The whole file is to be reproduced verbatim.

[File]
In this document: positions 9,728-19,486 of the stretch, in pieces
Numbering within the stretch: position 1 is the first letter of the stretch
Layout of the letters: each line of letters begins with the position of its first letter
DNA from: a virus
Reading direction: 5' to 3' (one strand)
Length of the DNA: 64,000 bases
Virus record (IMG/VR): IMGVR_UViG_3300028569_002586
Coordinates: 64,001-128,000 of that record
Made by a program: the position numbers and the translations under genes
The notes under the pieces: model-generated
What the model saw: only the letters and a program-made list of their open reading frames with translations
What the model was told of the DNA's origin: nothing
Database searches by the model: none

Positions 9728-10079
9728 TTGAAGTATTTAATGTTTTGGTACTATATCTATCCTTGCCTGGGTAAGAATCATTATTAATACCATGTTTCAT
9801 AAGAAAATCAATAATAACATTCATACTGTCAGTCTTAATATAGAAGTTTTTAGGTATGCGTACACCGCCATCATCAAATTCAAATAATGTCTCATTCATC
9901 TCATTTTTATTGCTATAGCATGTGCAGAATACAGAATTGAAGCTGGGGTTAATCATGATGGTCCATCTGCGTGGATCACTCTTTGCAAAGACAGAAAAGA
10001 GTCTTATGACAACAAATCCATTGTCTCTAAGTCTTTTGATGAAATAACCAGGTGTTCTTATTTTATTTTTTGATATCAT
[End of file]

In this document: positions 9,728-19,486 of the stretch, in pieces
Numbering within the stretch: position 1 is the first letter of the stretch
Layout of the letters: each line of letters begins with the position of its first letter
DNA from: a virus
Reading direction: 5' to 3' (one strand)
Length of the DNA: 64,000 bases
Virus record (IMG/VR): IMGVR_UViG_3300028569_002586
Coordinates: 64,001-128,000 of that record
Made by a program: the position numbers and the translations under genes
The notes under the pieces: model-generated
What the model saw: only the letters and a program-made list of their open reading frames with translations
What the model was told of the DNA's origin: nothing
Database searches by the model: none

Positions 9728-10079
9728 TTGAAGTATTTAATGTTTTGGTACTATATCTATCCTTGCCTGGGTAAGAATCATTATTAATACCATGTTTCAT
9801 AAGAAAATCAATAATAACATTCATACTGTCAGTCTTAATATAGAAGTTTTTAGGTATGCGTACACCGCCATCATCAAATTCAAATAATGTCTCATTCATC
9901 TCATTTTTATTGCTATAGCATGTGCAGAATACAGAATTGAAGCTGGGGTTAATCATGATGGTCCATCTGCGTGGATCACTCTTTGCAAAGACAGAAAAGA
10001 GTCTTATGACAACAAATCCATTGTCTCTAAGTCTTTTGATGAAATAACCAGGTGTTCTTATTTTATTTTTTGATATCAT